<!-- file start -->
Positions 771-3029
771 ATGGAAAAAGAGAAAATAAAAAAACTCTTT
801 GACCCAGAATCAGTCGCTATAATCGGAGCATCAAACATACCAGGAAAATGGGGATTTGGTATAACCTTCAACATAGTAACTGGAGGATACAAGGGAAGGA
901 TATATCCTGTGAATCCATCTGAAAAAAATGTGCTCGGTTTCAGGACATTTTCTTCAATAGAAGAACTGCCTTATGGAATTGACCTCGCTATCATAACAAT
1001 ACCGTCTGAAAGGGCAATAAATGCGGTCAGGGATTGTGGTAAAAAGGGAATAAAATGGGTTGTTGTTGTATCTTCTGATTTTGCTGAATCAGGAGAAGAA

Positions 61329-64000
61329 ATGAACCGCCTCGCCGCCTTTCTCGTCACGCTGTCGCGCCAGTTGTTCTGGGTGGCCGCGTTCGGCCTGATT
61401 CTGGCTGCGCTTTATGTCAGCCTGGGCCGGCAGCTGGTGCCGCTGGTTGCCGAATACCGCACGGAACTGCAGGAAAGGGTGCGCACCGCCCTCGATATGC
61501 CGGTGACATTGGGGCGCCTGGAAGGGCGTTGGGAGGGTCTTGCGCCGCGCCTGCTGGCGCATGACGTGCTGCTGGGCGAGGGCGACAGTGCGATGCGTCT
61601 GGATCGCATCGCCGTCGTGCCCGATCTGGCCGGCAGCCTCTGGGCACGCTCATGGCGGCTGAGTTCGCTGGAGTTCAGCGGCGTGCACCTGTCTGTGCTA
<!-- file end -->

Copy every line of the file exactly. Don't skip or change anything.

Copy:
Positions 771-3029
771 ATGGAAAAAGAGAAAATAAAAAAACTCTTT
801 GACCCAGAATCAGTCGCTATAATCGGAGCATCAAACATACCAGGAAAATGGGGATTTGGTATAACCTTCAACATAGTAACTGGAGGATACAAGGGAAGGA
901 TATATCCTGTGAATCCATCTGAAAAAAATGTGCTCGGTTTCAGGACATTTTCTTCAATAGAAGAACTGCCTTATGGAATTGACCTCGCTATCATAACAAT
1001 ACCGTCTGAAAGGGCAATAAATGCGGTCAGGGATTGTGGTAAAAAGGGAATAAAATGGGTTGTTGTTGTATCTTCTGATTTTGCTGAATCAGGAGAAGAA

Positions 61329-64000
61329 ATGAACCGCCTCGCCGCCTTTCTCGTCACGCTGTCGCGCCAGTTGTTCTGGGTGGCCGCGTTCGGCCTGATT
61401 CTGGCTGCGCTTTATGTCAGCCTGGGCCGGCAGCTGGTGCCGCTGGTTGCCGAATACCGCACGGAACTGCAGGAAAGGGTGCGCACCGCCCTCGATATGC
61501 CGGTGACATTGGGGCGCCTGGAAGGGCGTTGGGAGGGTCTTGCGCCGCGCCTGCTGGCGCATGACGTGCTGCTGGGCGAGGGCGACAGTGCGATGCGTCT
61601 GGATCGCATCGCCGTCGTGCCCGATCTGGCCGGCAGCCTCTGGGCACGCTCATGGCGGCTGAGTTCGCTGGAGTTCAGCGGCGTGCACCTGTCTGTGCTA